When we went shopping for items to make lunches and a couple of dinners is when the fun began. Meat is so expensive any more that it was really fun to find some nice little lamb chops at a really reasonable price.

Then he and I walked around planning out the menu based on what nice fresh ingredients we found.

I passed the fresh pasta area and saw Roasted Mushroom Ravioli which looked simple and sounded like a good match for the lamb.

Garlic jumped in the cart – well because it was garlic.

A lovely French red wine joined the party because it looked nice enough to stand up to a nice piece of lamb.

I needed some fruit and there were fresh slices of watermelon. For me now, watermelon is not just the fruit – it’s also the the rind, which I turn into Chutney. And that also sounded like a good foil for the lamb.

Ok, fast forward to dinner. With the chutney now made and in the fridge, it was time to start the dinner.

We love to watch food TV shows and as I browned the lamb chops I thought of a show by Alton Brown where he pontificated about the Maillard Reaction – which to old cooks like me meant what happens when you brown meat. There is a fine line between browned to perfection (where you get the wonderful sugars and caramelization) and burnt. This lamb along with the four cloves of crushed garlic were close to that perfection.

While the lamb was in the oven to finish them off to a nice medium rare, I put on the ravioli and deglazed the pan drippings from the lamb browning with the lovely French wine we found for dinner.

Once it was all done, we sat down to eat and we both stopped after a few bites and realized we had created a perfect dinner. Everything went together. There was harmony in the tastes. Each bite demanded more.

We stopped. We looked at each other. And started smiling and laughing. It was a perfect moment. Just the two of us. A perfect dinner we created together. Amazing flavors that blended so well as to give you goosebumps.

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There are several good lessons here. 1.You can create an amazing dinner anywhere. 2. Half the fun of cooking is sharing it with someone who loves it as much as you. 3. Sometimes the high price of one ingredient pushes you to another which turns out to be magnificent.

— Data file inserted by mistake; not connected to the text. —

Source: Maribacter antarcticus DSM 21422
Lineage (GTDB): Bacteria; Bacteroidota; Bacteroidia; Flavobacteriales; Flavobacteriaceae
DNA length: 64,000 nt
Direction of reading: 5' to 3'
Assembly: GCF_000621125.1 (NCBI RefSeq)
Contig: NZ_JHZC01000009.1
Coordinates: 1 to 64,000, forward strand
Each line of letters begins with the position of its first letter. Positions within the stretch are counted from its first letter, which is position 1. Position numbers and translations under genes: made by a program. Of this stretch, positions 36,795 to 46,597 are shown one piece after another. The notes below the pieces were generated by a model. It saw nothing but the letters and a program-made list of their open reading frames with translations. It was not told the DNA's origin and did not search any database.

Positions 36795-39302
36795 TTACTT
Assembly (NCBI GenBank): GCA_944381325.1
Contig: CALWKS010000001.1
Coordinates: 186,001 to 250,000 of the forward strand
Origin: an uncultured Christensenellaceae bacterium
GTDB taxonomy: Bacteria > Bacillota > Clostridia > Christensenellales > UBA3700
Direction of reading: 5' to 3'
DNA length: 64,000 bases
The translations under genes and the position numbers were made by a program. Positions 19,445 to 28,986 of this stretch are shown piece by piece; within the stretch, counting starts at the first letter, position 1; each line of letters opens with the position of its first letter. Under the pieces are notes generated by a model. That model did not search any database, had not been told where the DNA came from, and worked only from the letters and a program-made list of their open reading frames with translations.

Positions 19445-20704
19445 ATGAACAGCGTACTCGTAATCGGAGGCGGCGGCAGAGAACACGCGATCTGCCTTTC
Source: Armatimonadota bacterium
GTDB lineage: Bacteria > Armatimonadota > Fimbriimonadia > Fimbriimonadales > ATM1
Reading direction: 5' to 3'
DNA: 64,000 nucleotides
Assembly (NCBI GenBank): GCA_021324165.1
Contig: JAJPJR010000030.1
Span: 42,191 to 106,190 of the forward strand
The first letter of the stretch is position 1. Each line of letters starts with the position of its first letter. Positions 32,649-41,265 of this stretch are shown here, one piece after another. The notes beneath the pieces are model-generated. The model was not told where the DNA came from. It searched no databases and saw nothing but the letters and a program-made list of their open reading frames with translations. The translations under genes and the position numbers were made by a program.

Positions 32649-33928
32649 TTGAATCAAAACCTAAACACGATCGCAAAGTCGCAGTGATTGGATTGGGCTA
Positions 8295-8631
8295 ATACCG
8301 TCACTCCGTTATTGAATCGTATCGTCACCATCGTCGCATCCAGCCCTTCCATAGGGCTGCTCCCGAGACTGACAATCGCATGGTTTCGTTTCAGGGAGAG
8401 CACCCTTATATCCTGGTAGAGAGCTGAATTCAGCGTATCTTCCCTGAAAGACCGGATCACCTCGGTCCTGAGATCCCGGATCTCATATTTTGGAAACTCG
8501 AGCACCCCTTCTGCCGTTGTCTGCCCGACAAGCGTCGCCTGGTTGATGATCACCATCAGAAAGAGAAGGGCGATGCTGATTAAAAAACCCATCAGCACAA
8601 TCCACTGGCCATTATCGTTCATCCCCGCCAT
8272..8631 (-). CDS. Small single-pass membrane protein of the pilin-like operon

It was so perfect I had to blog about it.

Watermelon rind – I may never throw it away again

2016-06-19 17.25.142016-06-25 17.28.50When I was growing up in the south, we used to visit our cousins in Alabama and when we ate watermelon, we threw it into the pasture for the cows to eat. I actually never heard of watermelon rind pickles until I was a grown woman.  It appears to be a southern thing.

Last week we got a nice small watermelon and I decided I wanted to try to make the pickles. But it meant soaking them in brine over night and patience is not one of my virtues so I started poking around for other recipes for the rind.

The Chinese and Japanese use them quite a bit and like them very crunchy.  Since I love foods from both cultures, I headed in the direction on Google searching for the right recipe.  In my travels, I discovered one for Chutney – which I love almost as much as Oriental cuisine.

This is the recipe I found and except for adding a bit more heat – in the form of more pepper corns and some little green chilies from my garden,  I pretty much followed it to the T.

Watermelon Rind Chutney

  1. 5 cups watermelon rind, tough green skin removed and cut into small pieces – or grated.
  2. 1 cup Coconut Sugar. (I used plain sugar)
  3. ½ cup Apple Cider Vinegar. (I used plain white vinegar)
  4. 2 inch ginger, minced or grated.
  5. 4 cloves garlic, minced or grated. (I used 6 cloves – there are vampires you know)
  6. ½ serrano pepper, remove seeds, minced. (I used two small ones from my garden)
  7. ½ tsp Fine Sea Salt.
  8. This wasn’t in the recipe, but I added a tablespoon of peppercorns.

Put all the ingredients together,  bring to a boil, reduce heat and cook until the rinds are soft – about 2 to 3 hours.

Put up in jars and can, or keep in the refrigerator for several weeks.  The jar I put in the fridge didn’t make it to one week. Just ‘sayin.